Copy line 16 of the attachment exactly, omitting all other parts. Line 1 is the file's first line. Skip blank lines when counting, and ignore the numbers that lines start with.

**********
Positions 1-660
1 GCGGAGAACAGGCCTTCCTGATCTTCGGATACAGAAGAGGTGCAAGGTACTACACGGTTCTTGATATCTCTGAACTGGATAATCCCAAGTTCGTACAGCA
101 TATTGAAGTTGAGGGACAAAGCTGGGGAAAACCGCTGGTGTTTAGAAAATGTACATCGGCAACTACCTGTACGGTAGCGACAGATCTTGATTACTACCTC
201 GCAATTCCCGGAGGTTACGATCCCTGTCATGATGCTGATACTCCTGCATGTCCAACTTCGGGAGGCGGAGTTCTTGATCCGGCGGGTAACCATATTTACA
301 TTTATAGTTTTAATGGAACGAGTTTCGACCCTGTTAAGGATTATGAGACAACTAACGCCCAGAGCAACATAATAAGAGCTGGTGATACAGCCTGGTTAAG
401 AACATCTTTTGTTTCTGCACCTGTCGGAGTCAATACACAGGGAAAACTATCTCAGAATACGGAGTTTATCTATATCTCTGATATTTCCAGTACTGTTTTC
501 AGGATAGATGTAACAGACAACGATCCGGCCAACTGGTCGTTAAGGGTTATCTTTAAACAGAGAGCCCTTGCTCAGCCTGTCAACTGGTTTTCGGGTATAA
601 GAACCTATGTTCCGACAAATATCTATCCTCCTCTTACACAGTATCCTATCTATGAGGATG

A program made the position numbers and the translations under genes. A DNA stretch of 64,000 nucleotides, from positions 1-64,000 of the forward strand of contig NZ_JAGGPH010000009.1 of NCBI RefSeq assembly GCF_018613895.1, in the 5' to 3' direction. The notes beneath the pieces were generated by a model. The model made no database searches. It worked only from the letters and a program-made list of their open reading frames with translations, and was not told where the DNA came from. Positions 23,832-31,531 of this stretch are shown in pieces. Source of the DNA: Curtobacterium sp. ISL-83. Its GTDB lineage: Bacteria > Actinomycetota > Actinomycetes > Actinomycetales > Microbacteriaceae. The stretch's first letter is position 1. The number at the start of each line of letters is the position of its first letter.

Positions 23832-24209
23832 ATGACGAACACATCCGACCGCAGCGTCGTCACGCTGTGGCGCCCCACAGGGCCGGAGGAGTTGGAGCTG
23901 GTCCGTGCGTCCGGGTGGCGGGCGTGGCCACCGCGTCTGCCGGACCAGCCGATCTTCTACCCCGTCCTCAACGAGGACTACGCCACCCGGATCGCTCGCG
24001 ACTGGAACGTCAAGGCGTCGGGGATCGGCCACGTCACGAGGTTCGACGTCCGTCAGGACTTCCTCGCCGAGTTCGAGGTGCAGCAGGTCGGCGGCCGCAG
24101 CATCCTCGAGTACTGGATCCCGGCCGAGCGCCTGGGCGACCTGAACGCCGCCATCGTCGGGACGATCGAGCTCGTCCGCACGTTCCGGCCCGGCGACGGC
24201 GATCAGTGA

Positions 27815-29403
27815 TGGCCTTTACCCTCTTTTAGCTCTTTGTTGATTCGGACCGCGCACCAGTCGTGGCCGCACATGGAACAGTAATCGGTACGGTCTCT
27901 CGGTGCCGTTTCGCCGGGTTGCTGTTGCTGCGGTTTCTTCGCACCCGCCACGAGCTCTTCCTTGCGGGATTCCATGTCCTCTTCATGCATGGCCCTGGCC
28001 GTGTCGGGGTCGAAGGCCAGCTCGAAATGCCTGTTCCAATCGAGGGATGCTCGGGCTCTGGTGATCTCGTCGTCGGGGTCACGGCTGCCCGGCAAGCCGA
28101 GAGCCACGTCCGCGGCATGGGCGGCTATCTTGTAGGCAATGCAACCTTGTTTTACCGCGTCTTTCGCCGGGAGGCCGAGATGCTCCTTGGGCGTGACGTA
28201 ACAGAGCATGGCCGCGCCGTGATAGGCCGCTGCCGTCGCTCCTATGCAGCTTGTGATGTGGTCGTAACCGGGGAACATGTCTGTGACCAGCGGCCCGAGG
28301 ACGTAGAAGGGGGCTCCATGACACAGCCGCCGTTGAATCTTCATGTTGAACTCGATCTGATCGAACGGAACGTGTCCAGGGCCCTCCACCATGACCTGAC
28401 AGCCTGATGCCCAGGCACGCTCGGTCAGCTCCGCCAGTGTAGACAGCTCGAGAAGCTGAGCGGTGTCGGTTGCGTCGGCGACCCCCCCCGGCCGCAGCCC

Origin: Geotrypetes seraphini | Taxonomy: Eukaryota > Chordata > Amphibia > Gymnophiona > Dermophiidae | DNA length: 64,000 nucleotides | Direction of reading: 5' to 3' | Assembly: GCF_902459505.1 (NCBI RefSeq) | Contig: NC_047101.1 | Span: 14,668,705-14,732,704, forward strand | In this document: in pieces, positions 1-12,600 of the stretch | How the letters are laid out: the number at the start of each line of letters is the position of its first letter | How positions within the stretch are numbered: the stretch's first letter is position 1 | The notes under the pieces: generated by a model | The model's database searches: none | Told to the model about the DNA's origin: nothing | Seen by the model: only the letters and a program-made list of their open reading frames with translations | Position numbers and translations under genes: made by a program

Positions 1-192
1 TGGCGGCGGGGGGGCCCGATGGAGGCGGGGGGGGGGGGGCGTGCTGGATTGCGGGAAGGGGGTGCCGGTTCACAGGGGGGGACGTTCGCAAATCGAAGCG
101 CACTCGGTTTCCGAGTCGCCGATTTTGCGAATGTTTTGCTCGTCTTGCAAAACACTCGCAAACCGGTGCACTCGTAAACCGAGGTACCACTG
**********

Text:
Positions 27815-29403